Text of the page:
ATM-related Breast Cancer

Pathogenic (or harmful) variants in the ATM gene have been associated with an increased lifetime risk of breast cancer (up to 38-69% lifetime risk). Some studies have also suggested associated risk for other cancers, such as pancreatic or prostate cancer, although these are not as well established.

ATM gene variants related to cancer risk are inherited in an autosomal dominant pattern, meaning that children of someone who carries a variant each have a 50% risk to inherit the variant and associated cancer risks. Notably, women and men both have the ATM gene and have the same chances to inherit and pass down variants in these genes. Therefore, both sides of the family are important when assessing inherited risk.

Cancer type

Risk in the

general population

Risk in ATM

pathogenic variant carriers

Female breast


38% – 69%

Genetic testing for ATM

Genetic testing for pathogenic variants in ATM are currently available, but there are a few different ways to approach testing:

  • Single site analysis: Testing specific to a known mutation in the family
  • Full gene sequencing and rearrangement analysis: Comprehensive testing to search for all currently detectable mutations in the gene
  • Gene panels: Newer, more broadly based gene tests that would include not only the ATM gene, but other genes known or suspected to be associated with increased cancer risks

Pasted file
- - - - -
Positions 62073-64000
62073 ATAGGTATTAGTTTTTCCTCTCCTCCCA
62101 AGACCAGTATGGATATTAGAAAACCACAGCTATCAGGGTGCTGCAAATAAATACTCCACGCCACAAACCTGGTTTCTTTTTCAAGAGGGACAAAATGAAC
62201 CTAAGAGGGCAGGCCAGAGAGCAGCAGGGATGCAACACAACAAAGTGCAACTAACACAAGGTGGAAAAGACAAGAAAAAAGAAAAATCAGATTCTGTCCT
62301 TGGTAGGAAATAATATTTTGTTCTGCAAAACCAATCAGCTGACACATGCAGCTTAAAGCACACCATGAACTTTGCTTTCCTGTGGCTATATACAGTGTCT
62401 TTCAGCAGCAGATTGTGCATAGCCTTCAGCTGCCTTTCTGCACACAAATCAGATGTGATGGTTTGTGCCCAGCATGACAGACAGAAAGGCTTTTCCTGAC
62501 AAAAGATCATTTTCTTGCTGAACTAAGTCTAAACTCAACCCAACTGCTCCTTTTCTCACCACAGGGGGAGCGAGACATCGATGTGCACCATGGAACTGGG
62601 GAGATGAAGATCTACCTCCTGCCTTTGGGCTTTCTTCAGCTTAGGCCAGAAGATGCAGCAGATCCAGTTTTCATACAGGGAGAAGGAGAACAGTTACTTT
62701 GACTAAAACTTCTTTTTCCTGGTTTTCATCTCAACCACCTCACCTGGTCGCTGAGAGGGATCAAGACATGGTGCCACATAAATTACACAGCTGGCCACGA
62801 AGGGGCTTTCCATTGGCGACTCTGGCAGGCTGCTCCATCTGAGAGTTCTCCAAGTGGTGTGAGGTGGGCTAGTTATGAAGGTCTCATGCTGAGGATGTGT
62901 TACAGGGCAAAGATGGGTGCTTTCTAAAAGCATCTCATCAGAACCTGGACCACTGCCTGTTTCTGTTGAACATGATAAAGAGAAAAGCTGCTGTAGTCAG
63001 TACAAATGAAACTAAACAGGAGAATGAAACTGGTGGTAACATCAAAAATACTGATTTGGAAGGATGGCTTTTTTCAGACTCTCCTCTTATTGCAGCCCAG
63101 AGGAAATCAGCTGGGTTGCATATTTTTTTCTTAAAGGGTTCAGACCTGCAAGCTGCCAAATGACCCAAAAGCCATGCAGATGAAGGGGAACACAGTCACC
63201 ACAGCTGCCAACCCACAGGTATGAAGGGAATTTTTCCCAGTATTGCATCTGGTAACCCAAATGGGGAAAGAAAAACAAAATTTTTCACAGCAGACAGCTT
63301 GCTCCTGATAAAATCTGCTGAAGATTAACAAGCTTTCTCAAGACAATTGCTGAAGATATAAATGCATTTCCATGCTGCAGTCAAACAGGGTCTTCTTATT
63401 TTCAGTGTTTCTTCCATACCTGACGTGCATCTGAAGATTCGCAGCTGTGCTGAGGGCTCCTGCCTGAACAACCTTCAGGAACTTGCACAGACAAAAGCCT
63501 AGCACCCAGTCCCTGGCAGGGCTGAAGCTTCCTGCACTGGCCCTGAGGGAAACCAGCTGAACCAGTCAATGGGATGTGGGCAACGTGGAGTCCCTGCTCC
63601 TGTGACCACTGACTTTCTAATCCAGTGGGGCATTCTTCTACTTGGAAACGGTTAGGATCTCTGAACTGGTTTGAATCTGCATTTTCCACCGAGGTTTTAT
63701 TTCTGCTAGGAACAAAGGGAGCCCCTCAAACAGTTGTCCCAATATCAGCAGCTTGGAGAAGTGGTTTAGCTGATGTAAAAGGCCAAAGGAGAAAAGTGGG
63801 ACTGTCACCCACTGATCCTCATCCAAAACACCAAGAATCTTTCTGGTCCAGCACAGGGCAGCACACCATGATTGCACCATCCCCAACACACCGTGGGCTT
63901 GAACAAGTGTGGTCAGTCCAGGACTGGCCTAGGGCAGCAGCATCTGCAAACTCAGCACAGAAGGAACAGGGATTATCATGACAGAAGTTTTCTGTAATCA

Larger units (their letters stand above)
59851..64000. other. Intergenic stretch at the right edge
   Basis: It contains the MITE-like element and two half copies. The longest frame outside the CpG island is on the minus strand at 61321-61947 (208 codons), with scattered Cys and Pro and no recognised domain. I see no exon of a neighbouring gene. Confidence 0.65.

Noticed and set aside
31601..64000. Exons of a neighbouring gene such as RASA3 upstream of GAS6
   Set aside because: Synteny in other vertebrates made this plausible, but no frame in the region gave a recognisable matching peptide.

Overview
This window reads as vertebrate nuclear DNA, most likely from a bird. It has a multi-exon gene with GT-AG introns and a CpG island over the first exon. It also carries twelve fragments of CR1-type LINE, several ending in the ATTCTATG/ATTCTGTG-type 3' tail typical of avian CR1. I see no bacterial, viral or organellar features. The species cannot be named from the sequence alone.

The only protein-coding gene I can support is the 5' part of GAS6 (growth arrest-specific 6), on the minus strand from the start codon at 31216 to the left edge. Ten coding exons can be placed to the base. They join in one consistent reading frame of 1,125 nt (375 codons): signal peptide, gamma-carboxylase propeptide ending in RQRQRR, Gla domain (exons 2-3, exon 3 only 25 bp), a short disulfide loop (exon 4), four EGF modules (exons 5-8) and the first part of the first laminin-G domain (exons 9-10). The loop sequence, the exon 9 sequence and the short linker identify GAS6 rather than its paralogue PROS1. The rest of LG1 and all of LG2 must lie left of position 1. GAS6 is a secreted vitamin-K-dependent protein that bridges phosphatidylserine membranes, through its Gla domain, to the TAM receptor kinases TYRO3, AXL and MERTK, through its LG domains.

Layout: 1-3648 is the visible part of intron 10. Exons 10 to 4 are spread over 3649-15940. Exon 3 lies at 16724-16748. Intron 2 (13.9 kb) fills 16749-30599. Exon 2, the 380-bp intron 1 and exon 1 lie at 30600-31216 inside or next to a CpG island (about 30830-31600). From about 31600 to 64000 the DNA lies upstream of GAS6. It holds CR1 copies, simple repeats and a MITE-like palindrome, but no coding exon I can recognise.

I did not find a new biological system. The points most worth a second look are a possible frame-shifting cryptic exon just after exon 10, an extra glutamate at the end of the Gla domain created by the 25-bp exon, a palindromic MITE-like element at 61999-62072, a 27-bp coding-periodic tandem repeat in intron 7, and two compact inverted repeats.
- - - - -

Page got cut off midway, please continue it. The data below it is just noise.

Cancer Screening & Management for ATM

If you are tested and found to have a mutation in the ATM gene, it is recommended to discuss your management plan with your healthcare team, and if available, to seek consultation through a specialized high-risk clinic.  General recommendations are included here based on updated guidelines of the NCCN, but may be tailored to your specific medical and family history.

For women, breast cancer screening recommendations include starting annual mammograms at age 40 with consideration of breast MRI starting at age 40, or 5-10 years prior to the earliest diagnosis of breast cancer in the family, whichever is earlier.

If there is a history of other cancers in the family, your doctor or healthcare provider may recommend additional, earlier, or more frequent screening for those other cancers based on the family history.

Ataxia Telangiectasia

The above information about cancer risks is relevant for people who have a single mutation in the ATM gene.  Importantly, if a child inherits mutations in both copies the ATM gene (one mutation from mom and one mutation from dad), this causes a different genetic condition called ataxia telangiectasia. Ataxia telangiectasia is a rare autosomal recessive condition that causes progressive problems with movement and coordination (ataxia), enlarged blood vessels in the eyes and skin (telangiectasias), and increased risk for infection and cancer in children (e.g. leukemia, lymphoma).  Therefore, people with a mutation in the ATM gene who are pregnant or planning to have children are recommended to seek genetic counseling to clarify the risk to their children.

Click here to learn more about scheduling a genetic counseling appointment for questions about hereditary cancer predisposition.

Last updated on Aug 28th, 2019

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